Archive for the ‘Lists’ Category


Quick, close your eyes. Actually don’t do that because then you can’t keep reading, but just somehow simulate the eyes closed sensation (get creative). When I say “draft bust” to you, what’s the first image in your mind? For me it’s always JaMarcus Russell, for he will always and forever be the image of what it is to not try.

Now let’s do the same with “free agent bust”. For me the immediate image there is that of Albert Haynesworth, the rotund Redskins money pit who was signed to a $100 million contract in 2009, $41 million of which was guaranteed. He then commenced his ballooning, and this remains his lasting legacy in Washington…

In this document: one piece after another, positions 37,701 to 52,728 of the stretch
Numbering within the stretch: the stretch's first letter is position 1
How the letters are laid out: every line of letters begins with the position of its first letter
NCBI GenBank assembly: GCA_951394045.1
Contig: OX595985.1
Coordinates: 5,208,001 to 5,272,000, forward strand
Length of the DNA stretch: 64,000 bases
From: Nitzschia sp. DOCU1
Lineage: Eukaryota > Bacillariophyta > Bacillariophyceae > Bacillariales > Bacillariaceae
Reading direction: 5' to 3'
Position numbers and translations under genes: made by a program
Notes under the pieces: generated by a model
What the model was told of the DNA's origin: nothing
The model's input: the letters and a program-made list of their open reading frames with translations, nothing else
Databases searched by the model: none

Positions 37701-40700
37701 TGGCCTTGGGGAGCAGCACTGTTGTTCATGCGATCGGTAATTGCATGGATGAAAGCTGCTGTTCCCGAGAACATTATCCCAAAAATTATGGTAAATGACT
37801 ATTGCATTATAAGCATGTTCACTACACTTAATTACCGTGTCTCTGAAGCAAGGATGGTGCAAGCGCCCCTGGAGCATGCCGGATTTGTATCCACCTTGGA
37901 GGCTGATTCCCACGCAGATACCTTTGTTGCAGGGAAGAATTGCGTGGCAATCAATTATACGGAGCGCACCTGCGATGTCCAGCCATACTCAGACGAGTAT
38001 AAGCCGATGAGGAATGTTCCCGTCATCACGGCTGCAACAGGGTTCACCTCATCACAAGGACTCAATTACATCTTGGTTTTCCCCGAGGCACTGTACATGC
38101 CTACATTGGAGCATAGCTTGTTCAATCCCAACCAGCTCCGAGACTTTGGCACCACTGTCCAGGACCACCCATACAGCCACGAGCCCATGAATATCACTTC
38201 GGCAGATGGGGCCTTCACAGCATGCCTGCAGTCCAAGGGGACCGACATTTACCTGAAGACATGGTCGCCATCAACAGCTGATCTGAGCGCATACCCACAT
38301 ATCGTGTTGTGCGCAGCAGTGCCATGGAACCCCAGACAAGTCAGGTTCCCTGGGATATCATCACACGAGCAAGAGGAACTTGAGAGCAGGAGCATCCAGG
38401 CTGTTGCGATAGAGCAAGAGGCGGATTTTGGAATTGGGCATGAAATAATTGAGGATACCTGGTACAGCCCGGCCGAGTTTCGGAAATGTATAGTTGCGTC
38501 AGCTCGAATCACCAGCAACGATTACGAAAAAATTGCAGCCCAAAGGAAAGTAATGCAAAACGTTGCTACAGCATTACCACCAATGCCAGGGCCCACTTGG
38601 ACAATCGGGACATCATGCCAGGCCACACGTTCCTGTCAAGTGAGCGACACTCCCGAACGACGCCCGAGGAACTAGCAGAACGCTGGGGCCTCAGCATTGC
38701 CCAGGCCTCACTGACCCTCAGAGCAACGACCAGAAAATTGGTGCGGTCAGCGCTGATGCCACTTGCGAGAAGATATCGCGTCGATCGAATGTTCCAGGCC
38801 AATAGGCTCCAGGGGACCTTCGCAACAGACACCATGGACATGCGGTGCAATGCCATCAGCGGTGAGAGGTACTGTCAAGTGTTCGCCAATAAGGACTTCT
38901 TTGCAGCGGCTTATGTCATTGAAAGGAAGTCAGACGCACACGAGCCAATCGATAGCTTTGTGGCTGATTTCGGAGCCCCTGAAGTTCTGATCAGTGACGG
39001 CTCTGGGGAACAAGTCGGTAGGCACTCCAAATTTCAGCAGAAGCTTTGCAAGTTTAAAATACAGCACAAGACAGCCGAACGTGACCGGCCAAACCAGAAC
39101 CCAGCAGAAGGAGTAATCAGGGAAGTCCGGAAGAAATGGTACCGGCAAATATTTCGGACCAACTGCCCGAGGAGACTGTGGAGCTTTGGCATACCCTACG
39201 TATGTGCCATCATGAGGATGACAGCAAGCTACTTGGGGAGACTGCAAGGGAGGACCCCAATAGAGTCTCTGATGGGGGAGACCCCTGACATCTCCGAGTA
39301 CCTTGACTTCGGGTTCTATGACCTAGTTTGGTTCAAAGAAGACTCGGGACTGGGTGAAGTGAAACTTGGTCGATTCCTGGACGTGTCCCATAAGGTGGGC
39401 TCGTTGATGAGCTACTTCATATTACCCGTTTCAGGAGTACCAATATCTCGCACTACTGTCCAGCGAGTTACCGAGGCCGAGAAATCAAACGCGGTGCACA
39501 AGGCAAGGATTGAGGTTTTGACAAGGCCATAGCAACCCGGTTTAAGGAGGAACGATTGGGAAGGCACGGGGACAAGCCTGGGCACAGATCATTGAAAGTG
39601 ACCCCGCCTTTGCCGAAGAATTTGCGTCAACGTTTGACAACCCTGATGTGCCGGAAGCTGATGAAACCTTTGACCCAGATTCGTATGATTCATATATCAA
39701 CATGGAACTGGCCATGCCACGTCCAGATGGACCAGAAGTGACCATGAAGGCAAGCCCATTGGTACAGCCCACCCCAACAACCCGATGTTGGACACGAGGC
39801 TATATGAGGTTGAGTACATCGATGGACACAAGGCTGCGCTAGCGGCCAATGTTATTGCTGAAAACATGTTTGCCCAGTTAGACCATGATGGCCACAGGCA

Haynesworth has now become an American hero of sorts, and in hindsight he may have actually been the smart one here. In a league where only about half of every contract is guaranteed (at best), teams can discard players at will, and bodies are ruined by age 30, he took his money and ran. Or at least waddled quickly, as former teammate Chris Cooley said Haynesworth’s goal was to get released as soon as possible after receiving his guaranteed money, and live a quiet life in retirement on a speed boat with scantily-clad women.

To be a bust the player in question doesn’t necessarily have to reach Haynesworth’s level of stink. For me and for most (I think?), the definition of a free agency bust is as follows: a player whose production doesn’t come close to meeting the level of play expected from the paycheck he receives. Each year there are potential land mines who can meet that description, and through the first year of his contract Mike Wallace certainly leads the 2013 free agent class for the bust label.